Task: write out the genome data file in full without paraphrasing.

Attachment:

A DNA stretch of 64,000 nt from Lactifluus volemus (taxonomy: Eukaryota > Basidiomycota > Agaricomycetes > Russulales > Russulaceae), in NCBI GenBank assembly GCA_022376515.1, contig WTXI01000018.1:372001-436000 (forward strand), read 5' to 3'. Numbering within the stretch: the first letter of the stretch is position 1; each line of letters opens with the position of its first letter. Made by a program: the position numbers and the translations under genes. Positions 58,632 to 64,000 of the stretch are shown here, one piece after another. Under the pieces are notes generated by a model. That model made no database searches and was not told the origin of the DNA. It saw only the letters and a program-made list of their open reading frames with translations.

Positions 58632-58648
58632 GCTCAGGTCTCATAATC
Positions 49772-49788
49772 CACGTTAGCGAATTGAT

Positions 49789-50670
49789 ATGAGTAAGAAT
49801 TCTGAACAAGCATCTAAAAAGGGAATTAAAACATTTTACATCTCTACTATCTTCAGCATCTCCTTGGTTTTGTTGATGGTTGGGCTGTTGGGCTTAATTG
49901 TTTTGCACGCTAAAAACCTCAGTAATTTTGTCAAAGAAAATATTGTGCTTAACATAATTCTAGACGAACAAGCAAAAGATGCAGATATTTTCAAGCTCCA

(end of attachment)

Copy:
A DNA stretch of 64,000 nt from Lactifluus volemus (taxonomy: Eukaryota > Basidiomycota > Agaricomycetes > Russulales > Russulaceae), in NCBI GenBank assembly GCA_022376515.1, contig WTXI01000018.1:372001-436000 (forward strand), read 5' to 3'. Numbering within the stretch: the first letter of the stretch is position 1; each line of letters opens with the position of its first letter. Made by a program: the position numbers and the translations under genes. Positions 58,632 to 64,000 of the stretch are shown here, one piece after another. Under the pieces are notes generated by a model. That model made no database searches and was not told the origin of the DNA. It saw only the letters and a program-made list of their open reading frames with translations.

Positions 58632-58648
58632 GCTCAGGTCTCATAATC
Positions 49772-49788
49772 CACGTTAGCGAATTGAT

Positions 49789-50670
49789 ATGAGTAAGAAT
49801 TCTGAACAAGCATCTAAAAAGGGAATTAAAACATTTTACATCTCTACTATCTTCAGCATCTCCTTGGTTTTGTTGATGGTTGGGCTGTTGGGCTTAATTG
49901 TTTTGCACGCTAAAAACCTCAGTAATTTTGTCAAAGAAAATATTGTGCTTAACATAATTCTAGACGAACAAGCAAAAGATGCAGATATTTTCAAGCTCCA